*   Built 

9 double classroom blocks @  US$ 382 000.0016 teachers houses @  US$ 112 000.00
3 staff toilets / bathrooms@  US$ 16 000.009 school boreholes
@  US$ 87 000.00
75 village boreholes@  US$ 750 000.001 rural clinic@  US$ 38 000.00

*   Provided

680 student and teacher desks and chairs @ US$ 72 000.00
120 sets of school books@
US$ 19 000.00
Cement and fencing@
US$ 7 000.00
Maize seed@
US$ 20 000.00

*   Supported

2 teachers training courses@ US$ 2200.00
International volunteer dental clinics
@ US$ 30 000.00 per annum
(Involving 9 communities (4000+ patients treated in 2017 in the seventh successive year of this massive operation)

There is also a major commitment to wildlife conservation in support of Hwange National Park and Rural Development Councils.

* Game water supplies (15 sites in Hwange NP and communal land) @ US$ 100 000.00 per annum
Fire guards 280kms@ US$ 34 000.00 per annum
Rural Council water supply maintenance@ US$ 6 000.00 per annum
Rural Council meetings@ US$ 2 000.00 per annum
9 boreholes (6 in HNP; 1 in Ngamo Forest; 2 in communal land) @ US$ 90 000.00
Anti-poaching and Problem Animal Control@ US$ 2 000.00 per annum

All of the above are verifiable, and exclude logistical and administration costs which are not recorded. 

It is irresponsible for any organisation, media publication or individual to publish something like this particular video without verifying the facts behind the story. Apart from the extremely distasteful and vitriolic comments on social media made by many who lack the knowledge and experience already mentioned, the absence of factual information and context in the article is unworthy of any organisation or person who claims integrity.

Sustainable utilisation of renewable natural resources, is one of the few hopes we have of conserving functioning ecosystems, wildlife and wild areas in an Africa with a rapidly growing human population and demands on land and resources. While most of us, including Mark Butcher, would like to see an end to trophy hunting as part of the suite of options, the reality is that, in some situations in rural areas, it is a necessary, if temporary, part of the solution. There is no doubt that there are many unscrupulous hunting safari operators whose practice and ethics are unacceptable, but we should be cautious not to tar all with the same brush. Again, even a cursory investigation will reveal that some of Africa’s best known, committed, successful and internationally recognised conservationists use or support the use of hunting as a tool in the progression of wildlife conservation efforts.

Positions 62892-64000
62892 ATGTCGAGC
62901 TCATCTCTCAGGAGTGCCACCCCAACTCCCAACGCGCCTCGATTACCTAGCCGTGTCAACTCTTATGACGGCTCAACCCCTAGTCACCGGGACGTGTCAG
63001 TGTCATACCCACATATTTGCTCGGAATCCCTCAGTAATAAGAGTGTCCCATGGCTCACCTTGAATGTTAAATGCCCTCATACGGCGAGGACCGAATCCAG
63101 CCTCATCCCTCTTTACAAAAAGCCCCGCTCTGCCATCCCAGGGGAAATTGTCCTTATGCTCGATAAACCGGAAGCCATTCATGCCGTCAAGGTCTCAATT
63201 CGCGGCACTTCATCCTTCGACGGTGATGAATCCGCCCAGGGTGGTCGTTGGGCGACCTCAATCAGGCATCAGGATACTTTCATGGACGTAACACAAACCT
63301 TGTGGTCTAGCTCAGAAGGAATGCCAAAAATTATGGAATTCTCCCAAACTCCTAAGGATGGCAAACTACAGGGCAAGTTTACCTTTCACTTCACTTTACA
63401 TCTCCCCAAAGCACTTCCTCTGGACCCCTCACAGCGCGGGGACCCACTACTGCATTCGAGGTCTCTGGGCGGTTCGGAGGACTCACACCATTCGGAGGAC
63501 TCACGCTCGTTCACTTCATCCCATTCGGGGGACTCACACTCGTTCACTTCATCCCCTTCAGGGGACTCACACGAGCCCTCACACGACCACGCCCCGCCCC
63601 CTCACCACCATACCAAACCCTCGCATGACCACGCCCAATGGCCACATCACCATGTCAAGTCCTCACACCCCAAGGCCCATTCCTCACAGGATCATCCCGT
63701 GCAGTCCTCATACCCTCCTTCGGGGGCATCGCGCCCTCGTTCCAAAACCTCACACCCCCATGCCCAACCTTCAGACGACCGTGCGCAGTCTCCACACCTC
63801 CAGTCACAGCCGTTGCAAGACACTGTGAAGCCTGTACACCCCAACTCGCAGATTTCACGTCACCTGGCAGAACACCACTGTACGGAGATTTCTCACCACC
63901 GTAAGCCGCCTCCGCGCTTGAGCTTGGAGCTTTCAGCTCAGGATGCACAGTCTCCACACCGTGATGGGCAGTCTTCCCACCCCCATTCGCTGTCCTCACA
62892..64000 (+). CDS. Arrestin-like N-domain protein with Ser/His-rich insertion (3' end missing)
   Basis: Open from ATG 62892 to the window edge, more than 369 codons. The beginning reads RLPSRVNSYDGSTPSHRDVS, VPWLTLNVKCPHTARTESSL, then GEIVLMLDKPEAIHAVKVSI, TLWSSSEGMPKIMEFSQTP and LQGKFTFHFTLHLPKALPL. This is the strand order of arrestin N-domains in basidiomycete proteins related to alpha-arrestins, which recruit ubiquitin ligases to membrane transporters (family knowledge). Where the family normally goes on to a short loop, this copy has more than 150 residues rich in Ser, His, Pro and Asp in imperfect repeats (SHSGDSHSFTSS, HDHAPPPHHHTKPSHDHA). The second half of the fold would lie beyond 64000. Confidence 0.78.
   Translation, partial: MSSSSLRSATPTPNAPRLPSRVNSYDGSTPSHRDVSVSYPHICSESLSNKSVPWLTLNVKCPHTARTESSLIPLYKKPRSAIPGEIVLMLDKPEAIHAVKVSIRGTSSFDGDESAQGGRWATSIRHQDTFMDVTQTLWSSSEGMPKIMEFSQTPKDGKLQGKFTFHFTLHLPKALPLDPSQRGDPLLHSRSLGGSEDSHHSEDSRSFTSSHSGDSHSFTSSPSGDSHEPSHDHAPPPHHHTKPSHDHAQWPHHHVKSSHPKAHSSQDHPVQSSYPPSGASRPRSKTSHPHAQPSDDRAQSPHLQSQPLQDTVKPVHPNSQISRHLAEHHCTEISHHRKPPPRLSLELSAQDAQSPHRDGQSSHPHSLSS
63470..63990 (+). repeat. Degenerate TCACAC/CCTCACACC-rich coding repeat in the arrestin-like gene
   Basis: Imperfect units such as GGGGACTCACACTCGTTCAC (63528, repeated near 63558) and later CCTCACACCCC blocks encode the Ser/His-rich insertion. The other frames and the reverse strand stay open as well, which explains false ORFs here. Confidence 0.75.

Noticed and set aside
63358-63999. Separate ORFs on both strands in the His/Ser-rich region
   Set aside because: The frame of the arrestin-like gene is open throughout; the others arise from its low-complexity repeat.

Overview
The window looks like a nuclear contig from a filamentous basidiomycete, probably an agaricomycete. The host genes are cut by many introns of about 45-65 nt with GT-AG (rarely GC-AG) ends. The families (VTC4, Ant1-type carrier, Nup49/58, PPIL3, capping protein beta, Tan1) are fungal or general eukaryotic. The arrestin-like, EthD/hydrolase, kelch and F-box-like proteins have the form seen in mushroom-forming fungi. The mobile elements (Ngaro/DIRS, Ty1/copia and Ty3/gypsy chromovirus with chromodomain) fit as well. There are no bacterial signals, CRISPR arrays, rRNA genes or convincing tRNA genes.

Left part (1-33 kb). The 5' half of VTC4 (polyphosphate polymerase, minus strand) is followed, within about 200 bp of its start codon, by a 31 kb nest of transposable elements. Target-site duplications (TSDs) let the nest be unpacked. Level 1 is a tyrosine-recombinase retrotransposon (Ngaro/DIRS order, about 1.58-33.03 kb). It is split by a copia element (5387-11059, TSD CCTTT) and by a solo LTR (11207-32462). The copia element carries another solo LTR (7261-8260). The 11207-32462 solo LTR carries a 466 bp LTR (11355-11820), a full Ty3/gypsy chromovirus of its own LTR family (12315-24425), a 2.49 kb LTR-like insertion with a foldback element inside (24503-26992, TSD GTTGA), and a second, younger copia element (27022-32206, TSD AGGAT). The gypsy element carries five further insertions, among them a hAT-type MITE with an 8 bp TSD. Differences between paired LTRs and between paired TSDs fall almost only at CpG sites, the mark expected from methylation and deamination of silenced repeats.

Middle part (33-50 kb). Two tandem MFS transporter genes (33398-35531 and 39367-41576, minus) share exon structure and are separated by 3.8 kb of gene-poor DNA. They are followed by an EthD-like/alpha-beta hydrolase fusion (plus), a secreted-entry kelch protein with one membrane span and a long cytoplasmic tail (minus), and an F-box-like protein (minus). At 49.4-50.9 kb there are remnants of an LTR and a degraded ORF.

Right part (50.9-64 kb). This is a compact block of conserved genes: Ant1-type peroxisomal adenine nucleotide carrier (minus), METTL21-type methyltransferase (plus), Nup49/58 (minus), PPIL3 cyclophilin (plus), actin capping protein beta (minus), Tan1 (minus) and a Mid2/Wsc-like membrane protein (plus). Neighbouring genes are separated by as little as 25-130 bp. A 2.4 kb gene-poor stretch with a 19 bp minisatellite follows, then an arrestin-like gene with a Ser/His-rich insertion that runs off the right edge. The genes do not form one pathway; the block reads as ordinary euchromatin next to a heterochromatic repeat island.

These include Clive Stockil (Zimbabwe) and Garth Owen-Smith (Namibia), both recipients of the Prince William and Tusk Awards for Lifetime Contributions to Conservation. I also recommend that anyone interested in developing their own balanced understanding of the complexities of wildlife conservation and rural people in Africa, read an article by Dr Chris Brown, CEO of the Namibia Chamber of Environment - under Resource / Statements / Hunting and Tourism in Namibia.

For the sake of protecting genuine conservation efforts, I would urge you to question sensationalist publishing, ensure that the “evidence” presented is well researched, is from credible sources and is in context with the circumstances.

Yours faithfully,

David Peddie
BSc (Hons), MSc, FRGS, FZSL

Curriculum Vitae                                                   Conservation    Community    Commerce    Culture                                      © David Peddie 2017